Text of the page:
As Rosie says in Cause Celeb, "I've had four years of romantic aridity, but also emotional peace."

I couldn't say it better. I became smarter and happier when I stopped trying to figure out men. As Rosie figures out, you can do all the things the books and magazines say, but you can't earn love the way you earn money. Romantic love is spontaneous and unconditional--meaning you can't earn it at all. The relationship is conditional on all sorts of things -- lifestyle choices, emotional stability, philosophical alignment, sometimes even in-laws -- but the chemistry is not. It's completely out of your control. You can have a date with the most good-looking, kind, smart, eligible guy and not feel a thing. Trust me. That's what I've been doing (repeatedly) for the past year and a half.

But the question that keeps coming up in my mind, the one that makes me think that I'll never want to be in a relationship ever again, is "Do men really want to love a woman?" Sure, they want companionship, sex, and all the other goodies related to being in a relationship (if they want a relationship at all). But do they want to give of themselves?

Most women do, and the whole dating scene seems to predicated on this imbalance--women want to give emotionally, and most men want a muse or mother--someone to inspire them and take care of them in their moments of self-doubt. But what if you don't need a provider, nor do you want to be anyone's muse? Can a man want a relationship that doesn't bolster his manhood through the "provider" trope or force the woman to be a self-negating muse? (After all, did a muse ever receive royalties or her own book deal?)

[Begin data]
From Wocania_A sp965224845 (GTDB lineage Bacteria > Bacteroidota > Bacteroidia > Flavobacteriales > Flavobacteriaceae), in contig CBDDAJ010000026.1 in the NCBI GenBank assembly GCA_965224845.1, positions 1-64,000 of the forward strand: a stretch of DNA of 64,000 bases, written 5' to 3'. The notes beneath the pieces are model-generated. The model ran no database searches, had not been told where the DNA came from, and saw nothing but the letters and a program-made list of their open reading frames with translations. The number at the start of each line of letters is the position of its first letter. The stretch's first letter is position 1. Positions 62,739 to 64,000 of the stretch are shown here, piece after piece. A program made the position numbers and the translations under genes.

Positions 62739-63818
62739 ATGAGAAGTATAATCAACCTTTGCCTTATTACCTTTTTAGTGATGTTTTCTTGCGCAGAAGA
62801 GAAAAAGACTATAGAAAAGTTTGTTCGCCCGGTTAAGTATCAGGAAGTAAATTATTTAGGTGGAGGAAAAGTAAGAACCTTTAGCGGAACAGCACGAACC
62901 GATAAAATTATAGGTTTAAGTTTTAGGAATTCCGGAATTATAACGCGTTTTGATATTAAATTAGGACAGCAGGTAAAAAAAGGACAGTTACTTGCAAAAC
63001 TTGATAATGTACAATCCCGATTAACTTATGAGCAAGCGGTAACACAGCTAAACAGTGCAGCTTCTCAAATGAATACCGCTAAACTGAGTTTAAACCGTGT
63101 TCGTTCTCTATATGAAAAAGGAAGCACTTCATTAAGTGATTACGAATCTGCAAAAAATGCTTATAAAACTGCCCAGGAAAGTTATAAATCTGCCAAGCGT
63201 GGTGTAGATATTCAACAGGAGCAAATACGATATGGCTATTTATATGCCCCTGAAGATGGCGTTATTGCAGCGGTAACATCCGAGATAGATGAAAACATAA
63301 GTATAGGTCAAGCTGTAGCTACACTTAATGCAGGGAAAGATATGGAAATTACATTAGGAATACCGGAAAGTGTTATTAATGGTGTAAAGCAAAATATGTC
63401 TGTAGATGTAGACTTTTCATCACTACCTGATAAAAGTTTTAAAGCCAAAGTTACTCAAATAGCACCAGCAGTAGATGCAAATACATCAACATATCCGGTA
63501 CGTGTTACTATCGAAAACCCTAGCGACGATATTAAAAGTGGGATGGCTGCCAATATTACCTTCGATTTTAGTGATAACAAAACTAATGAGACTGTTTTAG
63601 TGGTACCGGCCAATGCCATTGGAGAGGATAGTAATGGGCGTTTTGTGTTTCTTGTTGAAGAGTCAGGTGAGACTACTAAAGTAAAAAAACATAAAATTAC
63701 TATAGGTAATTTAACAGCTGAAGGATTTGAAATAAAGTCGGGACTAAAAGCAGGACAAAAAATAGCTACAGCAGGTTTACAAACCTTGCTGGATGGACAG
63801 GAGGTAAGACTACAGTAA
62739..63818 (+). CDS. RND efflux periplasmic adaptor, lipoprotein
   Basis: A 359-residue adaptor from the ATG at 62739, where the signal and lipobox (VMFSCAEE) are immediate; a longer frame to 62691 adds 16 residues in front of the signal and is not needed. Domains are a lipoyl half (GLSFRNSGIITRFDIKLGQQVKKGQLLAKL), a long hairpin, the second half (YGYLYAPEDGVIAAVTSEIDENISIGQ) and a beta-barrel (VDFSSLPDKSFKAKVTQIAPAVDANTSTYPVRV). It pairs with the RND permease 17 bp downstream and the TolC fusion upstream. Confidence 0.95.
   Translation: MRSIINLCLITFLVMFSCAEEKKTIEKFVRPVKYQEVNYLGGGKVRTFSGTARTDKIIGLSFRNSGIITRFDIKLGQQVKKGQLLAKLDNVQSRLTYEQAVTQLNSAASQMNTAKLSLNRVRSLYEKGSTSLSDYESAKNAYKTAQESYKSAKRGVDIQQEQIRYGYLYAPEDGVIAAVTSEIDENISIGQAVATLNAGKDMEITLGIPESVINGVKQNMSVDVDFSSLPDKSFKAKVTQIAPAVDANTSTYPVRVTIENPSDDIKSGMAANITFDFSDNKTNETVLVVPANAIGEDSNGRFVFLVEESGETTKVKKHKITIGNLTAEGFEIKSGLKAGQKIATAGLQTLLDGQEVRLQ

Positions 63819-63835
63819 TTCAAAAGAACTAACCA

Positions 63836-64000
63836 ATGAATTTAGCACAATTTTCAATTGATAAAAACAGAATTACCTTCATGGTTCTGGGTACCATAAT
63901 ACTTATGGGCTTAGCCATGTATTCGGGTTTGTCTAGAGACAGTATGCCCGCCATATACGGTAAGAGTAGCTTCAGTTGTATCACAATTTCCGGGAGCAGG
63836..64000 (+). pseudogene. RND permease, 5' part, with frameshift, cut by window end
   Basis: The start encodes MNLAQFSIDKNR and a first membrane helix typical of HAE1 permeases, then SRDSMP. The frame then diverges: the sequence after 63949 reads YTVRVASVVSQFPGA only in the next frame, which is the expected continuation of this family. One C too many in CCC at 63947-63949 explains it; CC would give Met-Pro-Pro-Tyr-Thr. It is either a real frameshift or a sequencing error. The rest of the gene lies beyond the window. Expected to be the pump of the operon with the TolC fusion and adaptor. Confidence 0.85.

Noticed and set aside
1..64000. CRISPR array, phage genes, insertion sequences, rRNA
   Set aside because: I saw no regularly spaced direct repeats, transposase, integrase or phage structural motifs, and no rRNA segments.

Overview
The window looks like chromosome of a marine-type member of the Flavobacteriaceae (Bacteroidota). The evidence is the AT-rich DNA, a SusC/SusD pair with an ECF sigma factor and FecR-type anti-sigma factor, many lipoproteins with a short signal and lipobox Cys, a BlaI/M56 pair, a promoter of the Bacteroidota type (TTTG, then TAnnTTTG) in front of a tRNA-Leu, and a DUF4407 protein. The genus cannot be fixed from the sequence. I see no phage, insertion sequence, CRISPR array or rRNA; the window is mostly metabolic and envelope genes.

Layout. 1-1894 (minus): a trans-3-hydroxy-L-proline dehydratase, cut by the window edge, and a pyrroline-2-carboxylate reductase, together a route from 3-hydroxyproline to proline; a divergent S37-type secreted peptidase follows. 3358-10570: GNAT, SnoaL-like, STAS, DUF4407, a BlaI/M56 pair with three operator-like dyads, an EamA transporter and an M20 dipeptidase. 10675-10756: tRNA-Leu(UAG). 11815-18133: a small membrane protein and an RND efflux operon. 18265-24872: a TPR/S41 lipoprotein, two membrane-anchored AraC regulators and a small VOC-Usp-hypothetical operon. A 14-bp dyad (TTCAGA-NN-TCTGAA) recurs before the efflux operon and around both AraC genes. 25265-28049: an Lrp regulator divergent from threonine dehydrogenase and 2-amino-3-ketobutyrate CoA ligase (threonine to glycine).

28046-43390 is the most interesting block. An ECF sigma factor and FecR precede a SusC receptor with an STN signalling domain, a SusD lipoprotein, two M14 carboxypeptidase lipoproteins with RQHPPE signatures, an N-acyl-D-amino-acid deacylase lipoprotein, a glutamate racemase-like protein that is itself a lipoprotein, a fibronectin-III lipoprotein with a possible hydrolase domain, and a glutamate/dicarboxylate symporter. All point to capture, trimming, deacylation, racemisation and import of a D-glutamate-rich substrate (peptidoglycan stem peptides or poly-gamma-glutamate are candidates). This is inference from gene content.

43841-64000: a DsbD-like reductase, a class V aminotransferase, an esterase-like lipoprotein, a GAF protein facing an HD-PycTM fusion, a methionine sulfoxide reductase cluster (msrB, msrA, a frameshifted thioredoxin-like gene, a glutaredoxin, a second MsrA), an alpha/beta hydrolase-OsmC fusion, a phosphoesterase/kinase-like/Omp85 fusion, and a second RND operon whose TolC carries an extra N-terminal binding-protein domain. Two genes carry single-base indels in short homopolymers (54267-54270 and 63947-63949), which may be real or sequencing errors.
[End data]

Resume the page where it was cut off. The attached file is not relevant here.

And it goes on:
Now, I don't think all men are life-sucking narcissists (though some remain out there--I think that explains the proliferation of vampire movies). But I've never heard a man of talking about wanting a relationship because they had so much to give. Have you?

Of course, the full irony of Cause Celeb is that those of us who dally with the idea of saving the world are narcissists ourselves. Not selfish narcissists, but generous narcissists, who think that it's somehow our responsibility to right all the wrongs of the world. It's a great way to feel validated while invalidating yourself--everyone thinks you're noble while you ignore your own needs. That's why we so easily fall into the role of muse/mother for self-absorbed narcissists--we're so eager to heal anyone but ourselves.

Thursday, March 29, 2012

The Calming Allure of Old-fashioned Book Binding

This was recently posted on Facebook by a friend and reminded me of why my first job out of college was in the production department of a publishing company. We used to get regular tours of printing plants, and the site of bound pages, gold-leaf impressions and ink on paper makes me nostalgic...

Birth of a Book from Glen Milner on Vimeo.